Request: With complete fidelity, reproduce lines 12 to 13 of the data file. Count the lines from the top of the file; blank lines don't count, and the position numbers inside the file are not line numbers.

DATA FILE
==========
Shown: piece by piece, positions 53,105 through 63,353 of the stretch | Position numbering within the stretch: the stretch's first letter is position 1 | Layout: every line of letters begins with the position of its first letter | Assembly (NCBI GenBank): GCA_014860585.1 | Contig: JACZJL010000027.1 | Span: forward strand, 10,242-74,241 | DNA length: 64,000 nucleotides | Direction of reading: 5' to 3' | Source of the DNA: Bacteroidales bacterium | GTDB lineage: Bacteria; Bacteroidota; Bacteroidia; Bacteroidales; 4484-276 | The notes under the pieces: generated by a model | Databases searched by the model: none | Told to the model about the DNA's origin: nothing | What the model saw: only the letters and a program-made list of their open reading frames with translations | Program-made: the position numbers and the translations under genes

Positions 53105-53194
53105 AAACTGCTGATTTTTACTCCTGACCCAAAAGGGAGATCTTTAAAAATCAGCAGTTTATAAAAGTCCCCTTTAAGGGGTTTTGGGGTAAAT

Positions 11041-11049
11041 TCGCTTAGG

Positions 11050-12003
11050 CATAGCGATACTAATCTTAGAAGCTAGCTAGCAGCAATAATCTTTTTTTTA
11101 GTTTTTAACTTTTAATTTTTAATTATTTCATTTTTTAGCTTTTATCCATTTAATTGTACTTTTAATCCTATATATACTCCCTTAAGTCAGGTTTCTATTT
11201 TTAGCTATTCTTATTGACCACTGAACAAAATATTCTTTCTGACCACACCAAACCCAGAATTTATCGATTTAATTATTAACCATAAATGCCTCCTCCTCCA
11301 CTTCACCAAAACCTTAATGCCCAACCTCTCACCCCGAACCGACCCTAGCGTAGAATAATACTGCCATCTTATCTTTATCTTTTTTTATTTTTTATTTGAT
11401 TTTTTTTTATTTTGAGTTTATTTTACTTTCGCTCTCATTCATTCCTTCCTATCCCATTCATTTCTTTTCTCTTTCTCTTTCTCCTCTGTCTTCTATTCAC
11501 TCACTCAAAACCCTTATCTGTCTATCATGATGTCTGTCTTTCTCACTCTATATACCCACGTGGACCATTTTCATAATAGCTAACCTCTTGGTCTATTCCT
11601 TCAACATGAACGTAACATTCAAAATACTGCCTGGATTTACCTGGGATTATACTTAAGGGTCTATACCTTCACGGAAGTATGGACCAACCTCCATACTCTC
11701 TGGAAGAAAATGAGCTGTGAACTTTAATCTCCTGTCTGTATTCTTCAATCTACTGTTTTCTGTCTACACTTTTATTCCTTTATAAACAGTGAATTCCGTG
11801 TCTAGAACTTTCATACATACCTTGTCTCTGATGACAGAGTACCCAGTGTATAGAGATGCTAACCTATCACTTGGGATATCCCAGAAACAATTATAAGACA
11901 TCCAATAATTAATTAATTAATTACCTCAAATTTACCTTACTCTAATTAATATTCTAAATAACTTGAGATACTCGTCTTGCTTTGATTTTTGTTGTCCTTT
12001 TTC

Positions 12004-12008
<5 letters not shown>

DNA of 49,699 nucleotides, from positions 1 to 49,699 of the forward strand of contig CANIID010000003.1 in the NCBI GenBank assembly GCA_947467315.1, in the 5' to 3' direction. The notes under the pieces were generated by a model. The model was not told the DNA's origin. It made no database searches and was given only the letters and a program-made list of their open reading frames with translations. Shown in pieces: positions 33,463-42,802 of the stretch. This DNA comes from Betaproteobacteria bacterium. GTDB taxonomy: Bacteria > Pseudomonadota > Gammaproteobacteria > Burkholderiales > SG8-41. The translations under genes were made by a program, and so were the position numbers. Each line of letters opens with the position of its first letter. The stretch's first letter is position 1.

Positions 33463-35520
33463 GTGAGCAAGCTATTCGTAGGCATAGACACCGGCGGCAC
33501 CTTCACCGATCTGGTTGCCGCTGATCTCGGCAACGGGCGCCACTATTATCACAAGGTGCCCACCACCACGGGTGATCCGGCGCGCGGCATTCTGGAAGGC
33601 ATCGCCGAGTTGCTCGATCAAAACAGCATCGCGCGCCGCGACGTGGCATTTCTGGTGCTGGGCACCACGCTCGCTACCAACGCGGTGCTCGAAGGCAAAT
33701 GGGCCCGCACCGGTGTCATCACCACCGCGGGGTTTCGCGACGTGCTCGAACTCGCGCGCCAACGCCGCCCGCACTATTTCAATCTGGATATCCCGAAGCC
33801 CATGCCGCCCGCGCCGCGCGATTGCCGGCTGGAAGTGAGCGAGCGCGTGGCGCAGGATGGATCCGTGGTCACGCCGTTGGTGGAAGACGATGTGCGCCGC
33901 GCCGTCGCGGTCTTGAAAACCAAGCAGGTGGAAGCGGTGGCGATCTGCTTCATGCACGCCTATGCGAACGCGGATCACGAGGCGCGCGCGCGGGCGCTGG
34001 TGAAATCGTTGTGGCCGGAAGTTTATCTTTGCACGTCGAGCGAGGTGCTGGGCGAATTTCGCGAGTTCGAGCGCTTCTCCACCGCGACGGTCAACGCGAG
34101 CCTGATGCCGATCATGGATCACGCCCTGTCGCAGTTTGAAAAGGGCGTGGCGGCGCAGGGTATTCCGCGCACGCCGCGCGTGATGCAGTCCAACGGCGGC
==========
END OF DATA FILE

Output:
11501 TCACTCAAAACCCTTATCTGTCTATCATGATGTCTGTCTTTCTCACTCTATATACCCACGTGGACCATTTTCATAATAGCTAACCTCTTGGTCTATTCCT
11601 TCAACATGAACGTAACATTCAAAATACTGCCTGGATTTACCTGGGATTATACTTAAGGGTCTATACCTTCACGGAAGTATGGACCAACCTCCATACTCTC